Executives from pharmaceutical companies including Johnson & Johnson (NYSE:JNJ), Amgen (NSDQ:AMGN), Merck (NYSE:MRK) and Eli Lilly (NYSE:LLY) met with President Donald Trump today to discuss issues ranging from drug pricing to regulatory approval for pharmaceuticals. The president called on the company execs to increase U.S. production and lower “astronomical” drug prices.
Although Trump doubled down on his calls for the executives to do more to lower drug prices, the meeting seemed to signal a defusing of tensions between the 2 groups. Pharmaceutical stocks tumbled last month after Trump said the companies were “getting away with murder.”
“We have to get prices down for a lot of reasons. We have no choice, for Medicare and Medicaid,” Trump said.
“Trump is a populist above all else, and having these (drug) prices skyrocket, he’s commented that under his administration, this is not going to happen,”market strategist Quincy Krosby said, according to Reuters.
During the meeting, Amgen CEO Robert Bradway reportedly committed to adding 1,600 U.S. jobs at his biotech.
Trump cited currency devaluation by other countries as a motive for drugmakers to outsource their production, while calling on the companies to bring their production back to the U.S.
“We’re going to end global freeloading,” he said, adding that foreign countries should pay fair share for drug development costs.
Eli Lilly and Merck told Reuters that they were encouraged by the President’s focus on innovation and that the meeting also touched upon issues like negotiating stronger trade agreements, tax reform and getting rid of outdated regulations.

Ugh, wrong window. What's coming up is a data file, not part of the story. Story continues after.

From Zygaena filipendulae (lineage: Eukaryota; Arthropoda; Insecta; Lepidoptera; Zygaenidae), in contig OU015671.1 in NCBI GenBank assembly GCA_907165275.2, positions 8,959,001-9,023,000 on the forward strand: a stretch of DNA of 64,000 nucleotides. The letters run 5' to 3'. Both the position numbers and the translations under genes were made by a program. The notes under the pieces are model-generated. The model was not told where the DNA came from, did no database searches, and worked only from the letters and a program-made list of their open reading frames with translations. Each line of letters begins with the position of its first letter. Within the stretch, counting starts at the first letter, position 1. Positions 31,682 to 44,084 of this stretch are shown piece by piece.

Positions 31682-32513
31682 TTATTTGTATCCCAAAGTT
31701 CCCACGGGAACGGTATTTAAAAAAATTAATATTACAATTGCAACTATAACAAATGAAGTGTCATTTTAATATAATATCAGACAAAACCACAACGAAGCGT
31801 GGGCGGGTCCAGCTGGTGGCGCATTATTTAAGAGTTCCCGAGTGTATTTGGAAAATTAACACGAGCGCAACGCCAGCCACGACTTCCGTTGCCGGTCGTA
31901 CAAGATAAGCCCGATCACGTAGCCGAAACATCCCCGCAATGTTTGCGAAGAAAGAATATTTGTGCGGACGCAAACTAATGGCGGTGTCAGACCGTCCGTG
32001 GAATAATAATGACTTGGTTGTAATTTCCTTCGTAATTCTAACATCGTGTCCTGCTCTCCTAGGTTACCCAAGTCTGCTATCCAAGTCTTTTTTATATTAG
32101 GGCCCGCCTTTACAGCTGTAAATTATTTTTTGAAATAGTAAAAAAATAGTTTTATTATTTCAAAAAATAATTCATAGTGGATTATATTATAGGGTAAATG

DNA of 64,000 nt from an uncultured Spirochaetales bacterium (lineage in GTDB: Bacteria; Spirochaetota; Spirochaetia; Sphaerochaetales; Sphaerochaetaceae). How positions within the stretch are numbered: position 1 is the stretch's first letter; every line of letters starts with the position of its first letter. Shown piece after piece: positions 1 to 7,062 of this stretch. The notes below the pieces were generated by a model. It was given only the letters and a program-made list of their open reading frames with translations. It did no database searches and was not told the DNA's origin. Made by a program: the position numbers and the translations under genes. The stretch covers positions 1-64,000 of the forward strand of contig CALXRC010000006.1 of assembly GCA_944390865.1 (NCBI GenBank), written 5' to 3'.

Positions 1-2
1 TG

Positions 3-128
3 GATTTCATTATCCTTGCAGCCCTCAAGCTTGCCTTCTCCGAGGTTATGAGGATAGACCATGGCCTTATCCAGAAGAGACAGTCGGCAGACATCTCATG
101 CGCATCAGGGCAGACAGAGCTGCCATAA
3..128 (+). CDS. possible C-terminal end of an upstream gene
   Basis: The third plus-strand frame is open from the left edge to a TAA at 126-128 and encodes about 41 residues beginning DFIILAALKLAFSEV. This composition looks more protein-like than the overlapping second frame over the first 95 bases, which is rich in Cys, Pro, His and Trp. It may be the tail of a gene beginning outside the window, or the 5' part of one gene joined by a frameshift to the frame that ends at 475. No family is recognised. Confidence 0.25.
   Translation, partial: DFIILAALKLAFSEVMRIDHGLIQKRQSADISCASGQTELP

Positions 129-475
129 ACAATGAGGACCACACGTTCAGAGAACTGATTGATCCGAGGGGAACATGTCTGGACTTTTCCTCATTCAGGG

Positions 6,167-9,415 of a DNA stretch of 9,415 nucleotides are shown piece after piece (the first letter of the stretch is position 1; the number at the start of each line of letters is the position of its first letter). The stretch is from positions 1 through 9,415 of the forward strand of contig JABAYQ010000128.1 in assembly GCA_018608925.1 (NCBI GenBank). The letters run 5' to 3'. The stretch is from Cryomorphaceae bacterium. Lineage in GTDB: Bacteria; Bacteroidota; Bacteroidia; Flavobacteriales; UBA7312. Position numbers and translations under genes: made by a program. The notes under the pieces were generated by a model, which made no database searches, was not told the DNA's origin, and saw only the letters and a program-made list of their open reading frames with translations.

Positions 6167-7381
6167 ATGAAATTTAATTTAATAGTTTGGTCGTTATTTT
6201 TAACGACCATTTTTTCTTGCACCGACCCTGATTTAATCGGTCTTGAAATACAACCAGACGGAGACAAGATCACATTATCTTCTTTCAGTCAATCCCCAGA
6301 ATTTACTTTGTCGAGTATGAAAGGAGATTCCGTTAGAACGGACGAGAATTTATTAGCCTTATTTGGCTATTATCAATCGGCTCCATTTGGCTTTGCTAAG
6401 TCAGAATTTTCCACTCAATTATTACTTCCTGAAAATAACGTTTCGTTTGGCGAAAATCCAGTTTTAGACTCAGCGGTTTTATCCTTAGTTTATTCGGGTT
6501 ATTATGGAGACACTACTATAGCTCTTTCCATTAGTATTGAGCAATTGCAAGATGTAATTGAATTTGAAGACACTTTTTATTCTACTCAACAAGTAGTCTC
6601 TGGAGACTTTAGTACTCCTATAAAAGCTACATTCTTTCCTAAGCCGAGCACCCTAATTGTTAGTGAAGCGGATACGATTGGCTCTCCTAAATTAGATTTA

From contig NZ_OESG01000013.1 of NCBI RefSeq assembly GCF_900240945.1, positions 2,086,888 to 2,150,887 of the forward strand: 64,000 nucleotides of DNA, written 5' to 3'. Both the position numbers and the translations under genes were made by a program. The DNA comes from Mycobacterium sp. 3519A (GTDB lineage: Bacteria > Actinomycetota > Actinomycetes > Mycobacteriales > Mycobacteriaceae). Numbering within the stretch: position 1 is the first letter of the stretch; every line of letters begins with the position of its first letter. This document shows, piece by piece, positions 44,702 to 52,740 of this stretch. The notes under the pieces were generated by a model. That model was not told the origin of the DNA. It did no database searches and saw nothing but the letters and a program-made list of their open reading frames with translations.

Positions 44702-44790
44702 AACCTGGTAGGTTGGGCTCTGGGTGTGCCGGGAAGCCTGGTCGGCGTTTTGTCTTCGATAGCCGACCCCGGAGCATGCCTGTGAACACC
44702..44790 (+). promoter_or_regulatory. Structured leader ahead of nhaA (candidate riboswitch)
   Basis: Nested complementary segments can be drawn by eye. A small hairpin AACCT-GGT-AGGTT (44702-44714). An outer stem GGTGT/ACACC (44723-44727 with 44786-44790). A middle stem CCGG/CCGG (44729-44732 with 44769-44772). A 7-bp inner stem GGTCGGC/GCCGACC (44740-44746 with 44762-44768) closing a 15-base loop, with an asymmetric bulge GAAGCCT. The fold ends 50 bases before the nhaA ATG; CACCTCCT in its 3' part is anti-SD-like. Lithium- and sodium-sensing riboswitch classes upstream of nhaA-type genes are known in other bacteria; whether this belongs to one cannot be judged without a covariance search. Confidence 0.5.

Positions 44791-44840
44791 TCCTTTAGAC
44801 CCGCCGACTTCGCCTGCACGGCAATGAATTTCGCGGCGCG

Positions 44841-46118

“Tax, deregulation – those are things that could really help us expand operations,” Lilly CEO Dave Ricks said.
It remains to be seen exactly how Trump’s recent executive order to cut 2 regulations with every new 1 will impact the pharmaceutical sector. But the industry’s drug pricing problem has been on the forefront of public discussion and it is unlikely to go away soon – yesterday, insulin makers including Lilly were named in a class-action lawsuit claiming that the companies conspired to raise their list prices to get access to pharmacy benefit managers’ preferred lists.
“Regulations – great, streamlining the FDA, perhaps,” Jack Ablin, BMO Private Bank chief investment officer, said. “But if Trump is going to address his constituency, drug prices have to come down. So I think this is maybe a Pyrrhic victory.”
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